Grootbos Private Nature Reserve
I had heard so many incredible things about Grootbos Private Nature Reserve, a private reserve between Gaansbaai and Standford in the Cape Whale Coast. More importantly I had seen things, beautiful things that ensured we add Grootbos to our list of places to see whilst on our South African road trip.
After 3 and half weeks travelling every kind of road (or lack therefore) throughout the country, we arrived at the front gate. This was our final stop and the place we would celebrate our One Year Anniversary…
Fortunate popped out from her security office with giant smile enquiring about how we were. She was like a ray of sunshine and after chatting and her wishing us well; we relaxed before we had even entered the gate.
We parked our car at Forest Lodge, our place of five star luxury accommodation for the next two nights. We received an ice cold welcome drink upon arrival whilst Lauren at reception helped us check in. The reception area pulled me in with its contemporary design, bright fabrics and King Proteas decorated throughout. The entire wall of the lounge and dining area was made completely of glass which revealed the most breath-taking view out of the vast fields of fynbos and Walker Bay.
Lauren walked us to our villa, number 26 amongst the Milkwood forest and narrow pathways. The sleek, wooden door opened to my dream suite. Multi-coloured proteas and fynbos were to be found in a vase and in photographs on the wall. Wood was stacked up beside the fireplace and the heavy, glass doors opened up onto a deck set with an umbrella and two loungers with the same majestic view.
The main bedroom boasted a huge four poster bed with nets falling down slightly from each corner. A floral-patterned orange cover hugged the bottom of the bed to match the pillows. I’m not sure what I loved more- the view of forest green and the vast blue of the ocean or the fact that you could slide a wooden door open to reveal a step-up to a heavenly spa bath.
I would’ve moved in immediately and claimed this part of the reserve as my own. And that was before I tasted any of the gourmet cuisine. It was here that we encountered the most delightful staff and certainly the best of our entire road trip. Goodlaw, Bennet and Ziyanda were amongst many waiters and barmen who served with total professionalism whilst smiling and laughing easily and enhancing our stay that much more .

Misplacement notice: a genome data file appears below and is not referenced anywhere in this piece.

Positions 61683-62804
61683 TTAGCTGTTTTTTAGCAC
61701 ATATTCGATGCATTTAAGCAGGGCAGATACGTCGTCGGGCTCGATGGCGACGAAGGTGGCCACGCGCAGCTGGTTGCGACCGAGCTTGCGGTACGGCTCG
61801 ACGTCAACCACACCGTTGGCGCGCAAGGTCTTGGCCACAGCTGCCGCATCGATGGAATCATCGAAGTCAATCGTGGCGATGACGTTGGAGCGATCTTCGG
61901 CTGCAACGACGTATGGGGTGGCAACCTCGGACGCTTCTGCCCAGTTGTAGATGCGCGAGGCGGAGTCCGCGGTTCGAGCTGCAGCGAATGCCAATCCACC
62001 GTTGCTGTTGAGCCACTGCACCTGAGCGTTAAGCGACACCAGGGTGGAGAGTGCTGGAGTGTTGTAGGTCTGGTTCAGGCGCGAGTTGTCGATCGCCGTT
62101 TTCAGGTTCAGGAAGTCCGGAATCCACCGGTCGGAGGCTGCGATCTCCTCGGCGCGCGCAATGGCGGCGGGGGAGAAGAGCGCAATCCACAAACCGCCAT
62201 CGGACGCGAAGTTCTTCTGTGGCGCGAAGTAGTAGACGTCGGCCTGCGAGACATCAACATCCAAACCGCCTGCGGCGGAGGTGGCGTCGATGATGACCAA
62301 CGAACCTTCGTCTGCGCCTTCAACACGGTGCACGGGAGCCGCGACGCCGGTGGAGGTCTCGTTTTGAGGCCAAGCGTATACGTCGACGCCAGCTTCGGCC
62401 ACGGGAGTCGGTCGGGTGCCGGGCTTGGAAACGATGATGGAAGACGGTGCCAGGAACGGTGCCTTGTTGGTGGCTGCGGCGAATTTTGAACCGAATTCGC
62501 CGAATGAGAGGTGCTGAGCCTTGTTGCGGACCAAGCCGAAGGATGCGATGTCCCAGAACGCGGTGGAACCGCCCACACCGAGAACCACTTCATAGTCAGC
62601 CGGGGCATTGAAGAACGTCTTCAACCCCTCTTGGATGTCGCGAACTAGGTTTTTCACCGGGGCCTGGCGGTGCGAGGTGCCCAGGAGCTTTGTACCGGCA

Meal after meal whether it was fillet, or salmon bake, every bite was superb with delicately placed eye-catching garnishing. From the starter and palate cleansers to the soup of the day and dessert, I did quite know how I would ever return to normal food.
From their list of daily activities offered, we chose to go horse-riding. As beginners, we were taken out on horses named ‘Flame’ and ‘Lightening’. We walk steadily along the paths throughout the long grass and bushes of fynbos. Even though Lightening had been fed, she persisted on ducked her head down suddenly to nibble on the fresh grass and good greens we passed. Once her head was down, it was quite a feat to pull her strong, chestnut brown neck up again.
On a path uphill, we began to trot. Ultimately not the most comfortable feeling for a beginner, but totally exhilarating for both you and the horse. We warned to make sure our horses don’t end up next to each other as this would signal ‘racing time’. So we trotted along until Lightening decided to she had had enough and stopped. In the heat of the day, the horses’ tails flicked vigorously to dissuade the masses of flies whilst we flicked them away.
We also went on the tour of the Ancient Caves with our guide, Bongani. The tour took us all the way down to the coastline. Walking down a group of wooden steps we stood on a deck overlooking the aquarium water swirling up amongst the navy blue of the deep ocean. The clean swell brought in big waves which crashed on the tiny beach of soft white sand nestled between rocky cliffs.
We ducked beneath bee hives at the cave’s entrance and walked around the deck in Klipgat cave (also known as Die Kelders Cave). The Iziko South African musuem has been studying this cave since 1969. It was here were the earliest pottery and tools from the Stone Age were found in South Africa. It was near this region where the earliest shell middens were discovered, proof that strandlopers and Khoisan people were feeding on shellfish.
After the beach, we drove towards De Kelders where Grootbos have a sundowners and a whale watching spot. Being October, we were in luck. Even without the telescope we saw about eight different whales, some with calves. They seemed to float in pairs or swim fairly quickly before disappeared out of sight. They stuck their tails, fins or sometimes breached the surface of the deep ocean and sprayed a fountain of water up into the air. All the while we sipped champagne and munched on snacks in total disbelief of what we were witnessing just before sunset.
Leaving Grootbos and its staff was one of our hardest goodbyes of the entire trip. We waved goodbye to five star meals, a dreamy villa and the fields of fynbos until next time…
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